Indications for the temporary cessation of hypocholesterolemic treatment with the use of statins is acute infectious damage to the body, surgical interventions, trauma, severe metabolic disorders. Absolute contraindication to the use of drugs of the statin group is a diffuse or focal lesion of the hepatic parenchyma and pregnancy . The initial therapeutic dose of statins is 20 mg, which should be taken once in the evening. The maximum dosage of these drugs is not more than 80 mg. Supportive hypocholesterolemic therapy is lifelong, and therefore, it is advisable to monitor transaminases in the blood once every 3 months.
In a situation where monotherapy with statins does not bring the desired effect, a combined treatment with the use of bile acid sequestrants, whose representatives is Kolestipol, cholesteramine at a dose of 4 g per day, is recommended. This group of drugs have an indirect effect on the synthesis of cholesterol, by increasing the excretion of bile acids from the body, which provokes the further formation of bile acids from cholesterol fractions. Absolute contraindication to the use of bile acid sequestrants is chronic colitis and significant hypertriglyceridemia.
With isolated hypertriglyceridemia, the drugs of choice are fibrates (Ciprofibrate in a daily dose of 100 mg). Due to the fact that the drugs of this pharmacological group can provoke the development of cholesterol stones in the cavity of the gallbladder, all patients who take long-term fibrates should undergo an ultrasound examination on a regular basis. In addition, with dyslipidemia type 5, combined with pancreatitis , Nicotinic acid is widely used in a daily dosage of 2 g. The only limiting factor that does not allow the widespread use of nicotinic acid in the treatment of dyslipidemia is its adverse reactions in the form of pronounced reddening of the skin of the upper half of the trunk and head .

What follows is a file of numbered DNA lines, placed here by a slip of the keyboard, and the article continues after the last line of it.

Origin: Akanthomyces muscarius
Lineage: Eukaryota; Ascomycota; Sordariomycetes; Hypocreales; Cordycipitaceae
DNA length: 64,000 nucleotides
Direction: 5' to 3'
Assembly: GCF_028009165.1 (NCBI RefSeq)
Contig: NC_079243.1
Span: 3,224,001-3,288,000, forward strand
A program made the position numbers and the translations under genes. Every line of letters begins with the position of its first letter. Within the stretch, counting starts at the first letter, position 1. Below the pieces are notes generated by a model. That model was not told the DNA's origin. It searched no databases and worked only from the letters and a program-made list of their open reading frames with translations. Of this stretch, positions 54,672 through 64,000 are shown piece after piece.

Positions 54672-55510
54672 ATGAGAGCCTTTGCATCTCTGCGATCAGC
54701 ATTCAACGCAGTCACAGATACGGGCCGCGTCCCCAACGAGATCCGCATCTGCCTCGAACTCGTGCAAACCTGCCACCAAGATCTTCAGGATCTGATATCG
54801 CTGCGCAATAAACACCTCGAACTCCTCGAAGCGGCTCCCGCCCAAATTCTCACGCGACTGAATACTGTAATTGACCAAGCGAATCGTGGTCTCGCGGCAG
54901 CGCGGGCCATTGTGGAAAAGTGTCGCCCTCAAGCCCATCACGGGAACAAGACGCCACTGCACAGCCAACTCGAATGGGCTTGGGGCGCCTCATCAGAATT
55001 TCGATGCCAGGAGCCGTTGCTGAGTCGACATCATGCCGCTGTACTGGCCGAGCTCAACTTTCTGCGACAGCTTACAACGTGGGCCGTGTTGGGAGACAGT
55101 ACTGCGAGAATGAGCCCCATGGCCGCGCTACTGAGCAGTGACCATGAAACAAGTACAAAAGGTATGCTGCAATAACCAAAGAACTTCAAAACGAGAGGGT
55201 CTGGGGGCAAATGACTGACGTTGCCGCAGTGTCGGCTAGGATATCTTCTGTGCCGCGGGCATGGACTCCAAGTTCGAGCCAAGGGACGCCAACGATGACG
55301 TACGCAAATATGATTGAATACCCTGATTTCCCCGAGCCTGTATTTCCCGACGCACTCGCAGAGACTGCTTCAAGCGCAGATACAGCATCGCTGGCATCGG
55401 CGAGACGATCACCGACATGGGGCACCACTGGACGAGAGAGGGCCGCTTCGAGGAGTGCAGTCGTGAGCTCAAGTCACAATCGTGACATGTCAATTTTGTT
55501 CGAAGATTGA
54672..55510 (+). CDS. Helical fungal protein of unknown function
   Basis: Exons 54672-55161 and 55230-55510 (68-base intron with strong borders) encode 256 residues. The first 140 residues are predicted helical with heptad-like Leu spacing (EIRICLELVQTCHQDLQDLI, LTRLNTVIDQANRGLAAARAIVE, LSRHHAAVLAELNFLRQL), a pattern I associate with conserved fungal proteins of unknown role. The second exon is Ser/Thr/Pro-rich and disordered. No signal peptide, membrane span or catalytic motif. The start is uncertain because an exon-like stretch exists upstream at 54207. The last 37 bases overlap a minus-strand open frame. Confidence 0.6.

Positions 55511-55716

In addition to the classical drug correction for severe dyslipidemic disorders, hemosorption and cascade plasma filtration are widely used, which are classified as extracorporeal methods for the therapy of dyslipidemia. These methods allow to change the qualitative composition of blood and can be used for patients of different age category, as well as pregnant women.
Despite the proven theory of the hereditary origin of most forms of dyslipidemia, genetic engineering still does not offer effective methods for treating primary dyslipidemia, so these techniques are only at the development stage.
The prognosis for recovery of patients suffering from dyslipidemia directly depends on the severity of dyslipidemic disorders, the rate of development of atherosclerotic vascular lesions and the localization of atherosclerotic plaques.
Modification of the eating behavior of a patient suffering from dyslipidemia is aimed at eliminating the risk of developing and progressing cardiac and vascular pathologies, improving the lipid profile, normalizing blood sugar, and preventing thrombosis.
The main risk group for the development of dyslipidemia is people with high nutritional status, so the primary therapeutic intervention should be the normalization of the patient's eating behavior. Dietary prescriptions state that a regular diet of a patient suffering from dyslipidemia should sharply limit the amount of animal fats. Reception of meat products is allowed not more often than once a week, and to enrich the body with protein should be in sufficient quantities to consume marine fish.
The main menu of patients with dyslipidemic disorders should be saturated with vegetable and fruit dishes containing fiber and important nutrients.
There is a controversial opinion that the use of alcohol favorably affects the prevention of atherosclerotic vascular disease. In fact, alcoholic beverages contain a colossal concentration of triglycerides, so their use with patients with dyslipidemia is strictly prohibited.
Prevention of dyslipidemia can be primary, when a person performs preventive measures before the appearance of metabolic disorders, and secondary, whose activities are aimed at preventing the development of possible complications in the form of atherosclerotic heart disease .
? Dyslipidemia - which doctor will help ? If there is or suspected the development of dyslipidaemia, you should immediately seek advice from such physicians as a cardiologist and gastroenterologist.